Zero (0) % car loans - Pro's and Con's:

November 21, 2014
Rikki Stanley

Have you seen the ads for zero % (yes, 0%) finance on a car loan and thought to yourself, that has to be too good to be true, what’s the catch?


Well, Daniel Meade, your mobile loan expert from Mortgage Choice in Brisbane, has done some digging on the topic for you. Here’s some of the considerations to take before you jump on board::




Zero % Car Loans, how they work:


0%. It makes me nervous just typing it. Sounds too good to be true right? Probably, but not necessarily! As with all loans, it depends on your individual financial circumstances. 

 That said, there’s still no such thing as a free lunch, or a free car, or a free loan.

So it’s fair to expect that if someone is flashing a big fat 0% interest rate at you, it will most likely see you slugged at some stage of buying your vehicle, with additional fees and charges.


Zero % also has its positives, and when considered with all your circumstances taken into account, can work for some. We’ll look at that a little later on.


First, what is involved with 0% interest rates on car loans? We'll give you the pro's and con's:




Low interest rates means low monthly repayments, will it work for you?

Researching the market value of your car before you begin negotiations on trade in’s with a dealer will help you avoid being caught in a too good to be true interest rate trap.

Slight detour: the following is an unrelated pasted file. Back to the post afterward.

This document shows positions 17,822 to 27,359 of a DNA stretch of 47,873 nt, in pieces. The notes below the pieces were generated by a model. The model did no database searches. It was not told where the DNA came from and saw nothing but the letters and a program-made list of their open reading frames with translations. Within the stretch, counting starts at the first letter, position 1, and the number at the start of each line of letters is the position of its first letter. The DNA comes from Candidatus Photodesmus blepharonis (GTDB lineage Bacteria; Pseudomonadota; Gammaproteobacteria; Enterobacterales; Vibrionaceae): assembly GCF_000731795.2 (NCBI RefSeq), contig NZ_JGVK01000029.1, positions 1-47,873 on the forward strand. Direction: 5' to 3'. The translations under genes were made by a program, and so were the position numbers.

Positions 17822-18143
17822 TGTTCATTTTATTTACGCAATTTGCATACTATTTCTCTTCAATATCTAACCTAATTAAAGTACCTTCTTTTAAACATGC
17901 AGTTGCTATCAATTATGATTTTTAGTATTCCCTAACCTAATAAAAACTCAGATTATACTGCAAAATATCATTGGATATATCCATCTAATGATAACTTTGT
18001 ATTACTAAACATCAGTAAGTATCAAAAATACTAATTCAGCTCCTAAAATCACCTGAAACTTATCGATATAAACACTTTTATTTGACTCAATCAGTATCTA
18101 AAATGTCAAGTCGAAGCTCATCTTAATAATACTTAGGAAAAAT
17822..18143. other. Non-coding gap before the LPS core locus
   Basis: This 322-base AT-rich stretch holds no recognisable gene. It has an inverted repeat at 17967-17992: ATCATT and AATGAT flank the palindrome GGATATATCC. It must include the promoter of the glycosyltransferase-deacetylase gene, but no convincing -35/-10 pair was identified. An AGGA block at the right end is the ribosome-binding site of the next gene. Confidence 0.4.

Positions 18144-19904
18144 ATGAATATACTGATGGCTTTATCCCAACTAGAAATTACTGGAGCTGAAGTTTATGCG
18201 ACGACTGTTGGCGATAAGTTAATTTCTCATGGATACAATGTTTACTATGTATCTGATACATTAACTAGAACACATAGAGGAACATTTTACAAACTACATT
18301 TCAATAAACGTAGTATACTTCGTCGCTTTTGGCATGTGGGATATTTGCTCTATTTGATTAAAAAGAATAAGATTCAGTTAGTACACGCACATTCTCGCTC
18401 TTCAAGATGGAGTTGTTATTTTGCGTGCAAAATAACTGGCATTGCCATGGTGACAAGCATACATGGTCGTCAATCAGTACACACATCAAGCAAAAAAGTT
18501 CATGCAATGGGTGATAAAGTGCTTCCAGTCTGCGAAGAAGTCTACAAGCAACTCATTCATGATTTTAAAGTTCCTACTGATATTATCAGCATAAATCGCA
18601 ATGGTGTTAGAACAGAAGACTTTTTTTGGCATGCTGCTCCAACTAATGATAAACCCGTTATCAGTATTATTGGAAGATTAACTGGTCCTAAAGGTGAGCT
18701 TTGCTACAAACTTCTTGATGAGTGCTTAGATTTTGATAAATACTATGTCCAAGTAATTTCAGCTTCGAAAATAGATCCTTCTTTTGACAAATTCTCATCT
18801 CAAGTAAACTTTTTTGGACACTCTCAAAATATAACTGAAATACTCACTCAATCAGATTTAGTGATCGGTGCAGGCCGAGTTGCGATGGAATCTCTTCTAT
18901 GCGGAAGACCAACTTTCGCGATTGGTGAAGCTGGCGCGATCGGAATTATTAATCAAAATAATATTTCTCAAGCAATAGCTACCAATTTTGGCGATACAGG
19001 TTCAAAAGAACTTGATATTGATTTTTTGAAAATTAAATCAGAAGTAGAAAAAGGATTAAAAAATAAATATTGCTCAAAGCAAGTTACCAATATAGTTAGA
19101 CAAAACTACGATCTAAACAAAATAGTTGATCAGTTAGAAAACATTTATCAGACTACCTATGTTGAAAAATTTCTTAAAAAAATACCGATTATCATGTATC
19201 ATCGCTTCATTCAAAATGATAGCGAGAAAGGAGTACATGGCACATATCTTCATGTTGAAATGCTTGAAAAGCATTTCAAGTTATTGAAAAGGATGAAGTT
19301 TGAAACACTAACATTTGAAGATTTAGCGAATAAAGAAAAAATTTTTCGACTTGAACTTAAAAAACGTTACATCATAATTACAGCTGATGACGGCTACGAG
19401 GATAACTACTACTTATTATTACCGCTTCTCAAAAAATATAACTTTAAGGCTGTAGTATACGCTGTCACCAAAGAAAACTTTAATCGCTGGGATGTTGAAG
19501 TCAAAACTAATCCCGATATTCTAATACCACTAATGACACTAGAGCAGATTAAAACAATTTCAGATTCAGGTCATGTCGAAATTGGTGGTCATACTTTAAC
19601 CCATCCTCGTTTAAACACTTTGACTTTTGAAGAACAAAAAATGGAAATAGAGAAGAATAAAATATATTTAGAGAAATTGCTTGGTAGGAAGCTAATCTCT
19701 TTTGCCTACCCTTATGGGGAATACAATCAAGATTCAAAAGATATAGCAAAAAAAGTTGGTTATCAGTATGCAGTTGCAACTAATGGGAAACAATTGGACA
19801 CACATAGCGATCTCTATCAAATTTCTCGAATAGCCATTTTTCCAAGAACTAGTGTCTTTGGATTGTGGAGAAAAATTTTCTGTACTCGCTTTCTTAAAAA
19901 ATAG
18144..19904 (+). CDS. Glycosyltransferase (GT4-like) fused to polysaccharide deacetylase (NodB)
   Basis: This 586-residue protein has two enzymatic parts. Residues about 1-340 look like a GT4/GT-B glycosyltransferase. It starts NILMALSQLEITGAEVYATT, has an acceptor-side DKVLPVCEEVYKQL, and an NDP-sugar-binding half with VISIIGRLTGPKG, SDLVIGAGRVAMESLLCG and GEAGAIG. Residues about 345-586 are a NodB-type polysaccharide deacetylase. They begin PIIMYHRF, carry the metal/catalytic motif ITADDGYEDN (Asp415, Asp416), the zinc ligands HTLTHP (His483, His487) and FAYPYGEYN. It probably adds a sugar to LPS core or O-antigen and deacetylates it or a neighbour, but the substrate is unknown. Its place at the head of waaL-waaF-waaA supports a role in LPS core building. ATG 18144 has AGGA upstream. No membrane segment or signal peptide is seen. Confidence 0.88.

On the upside, 0% interest rates can really work for some people, if they are aware of the costs, and are ready and willing to accept them. 


Often cash flow can be difficult, so a low interest rate, despite the restrictions, certainly can work for some, in terms of the ongoing re-payments on a monthly basis.


That said, be ready to negotiate. Don’t be pressured into signing up for an on the spot purchase, especially because of a ‘limited time only’ pitch.


Make sure you are aware of all the restrictions that come with a loan of this type. We share some of them below, but please consider that all dealers will have their own products, and these may vary. This is a generalised view only. 




  • Eye catching offers – not getting roped into an offer that appears really, really, really good is easier said than done for some. Flashy, eye catching offers are designed to grab your attention, and create a sense of urgency. They make you believe that if you don’t act RIGHT NOW, you will miss out. When you see “limited time only” attached to a low interest rate advertisement, it pays to check how limited the offer is. Will they keep the offer going for a day, a week, a month, do they do the same deal every year? The point is, do your homework before you act. Get an expert like Daniel Meade to look at your specific financial situation to determine if in fact a low interest rate, for a limited time only, is going to be the best option for you.